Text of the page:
|Figure 18. The Body Mass Measurement Device is used in space to measure the astronaut's mass every day to determine any changes that may result from space flight.|
Figure 18 shows the current Body Mass Measurement Device (BMMD) that is used on the space shuttle. It allows the astronaut's mass to be measured based on the same principles that were developed and used in the Skylab program. After strapping the astronaut into the BMMD, the seat is unlocked and prepared by cocking the "displacement and release" device to allow the seat to begin oscillating. The timer is also turned on to enable a determination of the period of oscillation. As the astronaut takes a breath and holds it to avoid " jitter," the seat is released and begins to oscillate. The period of oscillation is recorded and a mass measurement is determined.
There is also a Small Mass Measuring Instrument (SMMI) that has been developed to determine inflight mass changes in small animals and other specimens. After all of this discussion about mass measurement in space, it is important for you to understand that, for very practical reasons, Dr. Baldwin did not use the SMMI to measure the muscle mass changes of rats. Rather than making inflight measurements, he waited until soon after the rats returned to Earth to begin handling the rats and determining their weights.
Rats are valuable models in muscle research, not only because their muscles are, in many ways, similar to human muscles, but also because rat muscles can be studied directly. That is, whole muscle groups can be removed from the rat to enable the researchers to study them more closely. Obviously, such a complete study is not possible with human muscles. Dr. Baldwin has performed muscle mass measurements by removing the muscles of rats that flew on a variety of missions. We will examine his results from both a nine-day mission and a six -day mission. Let's see how these measurements were carried out on these two missions.
Soon after the shuttle returned from nine days in space, the flight rats were unloaded from the RAHF, transported to a building near the shuttle landing site (where the control rats were located), and delivered to a waiting dissection team. Both the flight and control animals were weighed and then half of each group were immediately sacrificed by decapitation. The other half of the group were sacrificed nine days later (R+9) to see how rapidly the muscles regained their mass and strength. In either case, After sacrificing the animals, the muscles of interest were removed rapidly, along with other organs. The other organs were distributed to various scientists around the world who had other important investigations to carry out with these tissues. Then the muscles of interest were weighed. Of the particular muscle weights that are reported here, two come from the back of the thigh (Figure 16) and are known to be heavily involved in weight-bearing (antigravity) activities here on Earth. These include:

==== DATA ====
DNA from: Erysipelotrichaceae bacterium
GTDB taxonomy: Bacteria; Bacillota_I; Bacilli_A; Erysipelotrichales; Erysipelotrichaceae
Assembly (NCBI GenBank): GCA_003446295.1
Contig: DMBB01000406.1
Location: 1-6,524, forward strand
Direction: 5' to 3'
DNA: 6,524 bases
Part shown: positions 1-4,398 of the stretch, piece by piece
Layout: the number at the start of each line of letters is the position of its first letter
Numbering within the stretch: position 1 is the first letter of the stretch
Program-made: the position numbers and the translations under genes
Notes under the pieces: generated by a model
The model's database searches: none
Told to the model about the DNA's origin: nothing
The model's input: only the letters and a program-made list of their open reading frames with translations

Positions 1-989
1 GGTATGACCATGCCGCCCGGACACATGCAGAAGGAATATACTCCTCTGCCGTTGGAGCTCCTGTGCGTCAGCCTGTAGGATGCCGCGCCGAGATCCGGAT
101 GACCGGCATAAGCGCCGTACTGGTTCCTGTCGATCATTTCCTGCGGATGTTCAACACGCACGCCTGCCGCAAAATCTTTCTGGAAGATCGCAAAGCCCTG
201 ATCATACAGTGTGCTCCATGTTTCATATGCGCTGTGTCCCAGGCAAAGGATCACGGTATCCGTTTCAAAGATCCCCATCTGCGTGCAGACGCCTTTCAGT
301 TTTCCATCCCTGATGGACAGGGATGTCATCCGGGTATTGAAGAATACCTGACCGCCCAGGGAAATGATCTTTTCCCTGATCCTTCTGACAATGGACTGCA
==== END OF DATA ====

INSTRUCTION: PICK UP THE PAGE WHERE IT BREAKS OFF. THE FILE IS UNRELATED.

|Figure 19. Animal muscle weight comparisons between flight and control animals.|
The third muscle group that is reported on here is the tibialis anterior muscle, which is located in the ankle and is normally not heavily recruited in weight-bearing activity. The muscle weight results for each muscle group are shown in the graphs in Figure 19.
From the results in Figure 19, you can see that the total weights of the animals did not change very much. However, nine days of microgravity caused significant atrophy in both the fast twitch VL (15%) and slow twitch (22%). The slow-twitch VI experienced more atrophy than the VL, and interestingly, the tibialis anterior was not affected by microgravity. What does all of this mean?
First of all, since the body weights of the flight (FL) and control (CON) animals were not different, it is clear that the differences in muscle mass between FL and CON animals represent a true atrophy response. Secondly, these data indicate that the muscles that are primarily used as antigravity muscles on Earth (the slow twitch muscles) change more as a result of microgravity than the muscles that are used for bursts of activity (the fast twitch muscles). Third, while nine days of ground activity during the recovery period returned muscle mass back toward normal values, the recovery was incomplete, suggesting that a recovery period longer than the flight duration is needed to fully regain normal muscle mass, at least in the rat. Interestingly, the slow twitch Vl muscle, which is used more as an antigravity muscle, appeared to recover a greater portion of its mass than the VL After nine days back on Earth. This is consistent with the idea that weight-bearing is important in maintaining mass in the muscles that are composed chiefly of slow twitch muscle fibers.